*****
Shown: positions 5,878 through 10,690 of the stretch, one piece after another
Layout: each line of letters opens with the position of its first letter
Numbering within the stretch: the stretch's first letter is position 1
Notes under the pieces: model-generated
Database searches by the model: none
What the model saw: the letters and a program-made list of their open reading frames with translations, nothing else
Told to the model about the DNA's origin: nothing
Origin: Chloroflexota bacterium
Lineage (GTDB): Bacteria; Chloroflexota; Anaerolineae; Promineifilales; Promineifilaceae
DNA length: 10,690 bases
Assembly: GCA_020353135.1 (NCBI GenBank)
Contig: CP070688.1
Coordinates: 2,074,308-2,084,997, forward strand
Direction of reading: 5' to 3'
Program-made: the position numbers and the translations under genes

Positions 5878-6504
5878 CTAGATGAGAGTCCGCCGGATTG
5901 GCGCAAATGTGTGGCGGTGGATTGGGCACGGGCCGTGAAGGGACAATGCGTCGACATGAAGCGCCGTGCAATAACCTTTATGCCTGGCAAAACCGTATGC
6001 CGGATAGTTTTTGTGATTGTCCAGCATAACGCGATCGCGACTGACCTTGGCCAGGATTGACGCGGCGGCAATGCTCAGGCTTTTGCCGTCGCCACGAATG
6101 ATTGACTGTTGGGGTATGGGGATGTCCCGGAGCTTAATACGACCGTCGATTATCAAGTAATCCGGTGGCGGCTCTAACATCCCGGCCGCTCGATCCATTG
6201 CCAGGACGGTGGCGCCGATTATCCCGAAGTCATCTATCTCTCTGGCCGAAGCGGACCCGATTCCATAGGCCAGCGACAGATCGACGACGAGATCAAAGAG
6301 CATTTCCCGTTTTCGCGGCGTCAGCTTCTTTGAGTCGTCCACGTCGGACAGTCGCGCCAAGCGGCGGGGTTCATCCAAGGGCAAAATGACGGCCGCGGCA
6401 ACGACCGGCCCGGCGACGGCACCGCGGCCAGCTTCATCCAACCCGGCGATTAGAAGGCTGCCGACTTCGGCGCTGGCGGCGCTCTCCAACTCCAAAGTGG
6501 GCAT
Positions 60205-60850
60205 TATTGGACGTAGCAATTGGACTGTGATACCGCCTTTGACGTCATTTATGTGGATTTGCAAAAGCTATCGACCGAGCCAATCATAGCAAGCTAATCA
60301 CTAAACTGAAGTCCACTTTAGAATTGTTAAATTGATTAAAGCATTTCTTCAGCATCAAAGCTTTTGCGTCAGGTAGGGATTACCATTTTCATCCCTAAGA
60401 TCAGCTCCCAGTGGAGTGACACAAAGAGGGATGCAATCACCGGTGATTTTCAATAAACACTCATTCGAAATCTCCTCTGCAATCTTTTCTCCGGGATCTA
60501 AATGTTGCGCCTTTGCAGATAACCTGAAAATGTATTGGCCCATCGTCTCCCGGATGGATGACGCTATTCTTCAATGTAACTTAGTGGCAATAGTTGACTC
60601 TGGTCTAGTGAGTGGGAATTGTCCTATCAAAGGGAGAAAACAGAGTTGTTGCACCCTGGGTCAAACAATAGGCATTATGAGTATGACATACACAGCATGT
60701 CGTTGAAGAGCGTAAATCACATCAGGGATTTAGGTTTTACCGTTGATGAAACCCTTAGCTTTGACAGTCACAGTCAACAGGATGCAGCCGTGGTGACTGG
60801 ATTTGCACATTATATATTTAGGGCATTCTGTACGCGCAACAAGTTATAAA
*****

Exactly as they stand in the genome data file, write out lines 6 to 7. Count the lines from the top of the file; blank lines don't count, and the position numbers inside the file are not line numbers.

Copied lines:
What the model saw: the letters and a program-made list of their open reading frames with translations, nothing else
Told to the model about the DNA's origin: nothing